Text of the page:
The PRTR reporting process itself tends to promote pollution prevention by indicating to reporters, especially small- and medium-sized enterprises, the amounts of valuable material resources being released as hazardous chemicals or other pollutants and thus simply wasted. In countries having a PRTR system, this information has spurred firms to cut this wastage. It has resulted in avoiding costs, increasing efficiency and reducing environmental harm simultaneously.

The results of a PRTR can be instrumental in pin-pointing priority candidates for the introduction of technologies for cleaner production. Suppose, for example, that two facilities are engaged in similar activities using similar feedstocks and are producing similar outputs, but one of the two is reporting far greater releases of certain chemicals or pollutants. This can be a signal that cleaner production technology would be a good investment for the more polluting facility.

For a government, a PRTR can help achieve pollution prevention, lessening the burden of control regulations, which require a large bureaucracy to monitor and enforce. Wastes not generated do not require disposal facilities and water pollutants not created do not require wastewater treatment facilities. Since specific chemicals or classes of chemicals (alkanes, carcinogens, etc.) covered by a PRTR may differ in terms of inherent hazard, a high release/transfer total for a given chemical or pollutant may not always translate into high risk. Conversely, a chemical or pollutant having a lower release/transfer level may in reality pose a greater risk. This concept of hazard differentiation needs to be considered in the design of a PRTR, as well as how to convey such information to the public.

PRTR results provide local, regional, national and international information. With a PRTR system in place, local or regional governments can assess the status of local environments and can use PRTR results as one input for assessing risks to human health and the environment. The use of PRTR data as a key input for assessing such risks enables national authorities or international organisations to estimate and compare environmental problems on a consistent and common basis, e.g. by considering multiple pathways to exposure and movement through the environment of the hazardous chemicals and pollutants covered by the PRTR. In other words, PRTR results can be used as input for dispersion models in order to obtain estimates of environmental status as a function of time and place.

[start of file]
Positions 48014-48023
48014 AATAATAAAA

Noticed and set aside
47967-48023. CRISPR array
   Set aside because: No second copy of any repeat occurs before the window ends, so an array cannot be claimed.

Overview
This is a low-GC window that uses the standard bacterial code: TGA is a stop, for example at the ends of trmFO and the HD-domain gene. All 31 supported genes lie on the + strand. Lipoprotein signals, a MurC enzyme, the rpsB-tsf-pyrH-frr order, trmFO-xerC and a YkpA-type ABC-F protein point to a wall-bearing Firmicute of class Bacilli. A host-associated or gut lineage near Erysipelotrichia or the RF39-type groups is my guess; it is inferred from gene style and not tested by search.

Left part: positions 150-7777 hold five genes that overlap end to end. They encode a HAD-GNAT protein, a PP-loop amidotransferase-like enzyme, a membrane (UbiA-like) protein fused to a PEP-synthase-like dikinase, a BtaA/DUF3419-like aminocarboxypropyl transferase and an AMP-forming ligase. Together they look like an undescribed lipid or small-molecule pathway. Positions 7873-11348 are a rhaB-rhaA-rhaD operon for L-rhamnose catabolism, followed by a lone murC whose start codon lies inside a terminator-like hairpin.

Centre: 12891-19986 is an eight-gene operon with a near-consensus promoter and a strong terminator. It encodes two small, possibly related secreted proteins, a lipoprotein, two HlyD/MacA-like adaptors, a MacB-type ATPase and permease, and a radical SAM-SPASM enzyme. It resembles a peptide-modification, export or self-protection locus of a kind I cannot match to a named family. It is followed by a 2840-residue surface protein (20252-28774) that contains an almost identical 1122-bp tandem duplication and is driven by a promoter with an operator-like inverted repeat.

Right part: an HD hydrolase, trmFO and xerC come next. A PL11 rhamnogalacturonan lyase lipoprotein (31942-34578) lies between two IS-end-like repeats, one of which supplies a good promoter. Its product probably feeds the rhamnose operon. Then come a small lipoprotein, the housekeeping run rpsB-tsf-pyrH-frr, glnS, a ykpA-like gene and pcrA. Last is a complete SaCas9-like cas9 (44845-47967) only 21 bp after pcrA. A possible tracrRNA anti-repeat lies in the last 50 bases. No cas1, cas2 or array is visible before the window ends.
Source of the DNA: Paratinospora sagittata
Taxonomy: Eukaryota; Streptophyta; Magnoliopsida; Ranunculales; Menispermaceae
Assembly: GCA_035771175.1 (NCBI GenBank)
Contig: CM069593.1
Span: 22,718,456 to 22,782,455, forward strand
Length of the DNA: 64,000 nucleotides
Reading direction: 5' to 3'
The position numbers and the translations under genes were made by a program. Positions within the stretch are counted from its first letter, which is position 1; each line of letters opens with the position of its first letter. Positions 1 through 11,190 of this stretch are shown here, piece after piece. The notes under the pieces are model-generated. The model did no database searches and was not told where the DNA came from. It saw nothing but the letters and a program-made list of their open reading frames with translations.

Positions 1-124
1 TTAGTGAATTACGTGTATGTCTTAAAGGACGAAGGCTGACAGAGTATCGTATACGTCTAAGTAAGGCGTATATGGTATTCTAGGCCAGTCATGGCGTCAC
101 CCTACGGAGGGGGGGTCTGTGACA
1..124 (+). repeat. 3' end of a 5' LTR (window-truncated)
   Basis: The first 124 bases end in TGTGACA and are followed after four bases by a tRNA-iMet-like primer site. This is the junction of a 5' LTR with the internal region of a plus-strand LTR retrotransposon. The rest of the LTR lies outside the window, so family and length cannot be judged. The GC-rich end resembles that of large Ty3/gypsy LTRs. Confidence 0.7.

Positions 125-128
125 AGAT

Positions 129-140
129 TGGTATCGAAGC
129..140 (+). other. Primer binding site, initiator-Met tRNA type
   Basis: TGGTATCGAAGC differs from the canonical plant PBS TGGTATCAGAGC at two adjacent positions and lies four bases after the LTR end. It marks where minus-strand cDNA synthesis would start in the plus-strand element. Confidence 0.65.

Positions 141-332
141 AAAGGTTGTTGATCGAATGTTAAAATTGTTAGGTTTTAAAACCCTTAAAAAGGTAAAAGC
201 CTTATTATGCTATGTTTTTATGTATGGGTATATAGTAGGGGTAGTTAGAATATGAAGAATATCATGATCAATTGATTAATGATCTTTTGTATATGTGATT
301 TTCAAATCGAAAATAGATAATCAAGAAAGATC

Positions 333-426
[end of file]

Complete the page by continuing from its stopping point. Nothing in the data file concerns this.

A PRTR can provide data about accidental releases such as spills or emissions arising from a fire at an industrial facility. Moreover, PRTR data can aid in debates about land-use planning and in licensing decisions for various types of potential sources of chemicals and pollutants ranging from giant facilities to small- and medium-sized firms. Also, an internationally compatible register system could be beneficial in setting and monitoring international goals and commitments. Sharing collected data can help countries maximise risk-reduction efforts.

Finally, the existence of a PRTR can serve as a major driving force for pollution reduction throughout many sectors of the economy. In fact, dissemination of PRTR data has led to a competition among generators of hazardous chemicals and/or pollutants to reduce their releases. After all, no one wants to be perceived by the general public as a wilful spoiler of the environment or contributor to possible adverse health effects.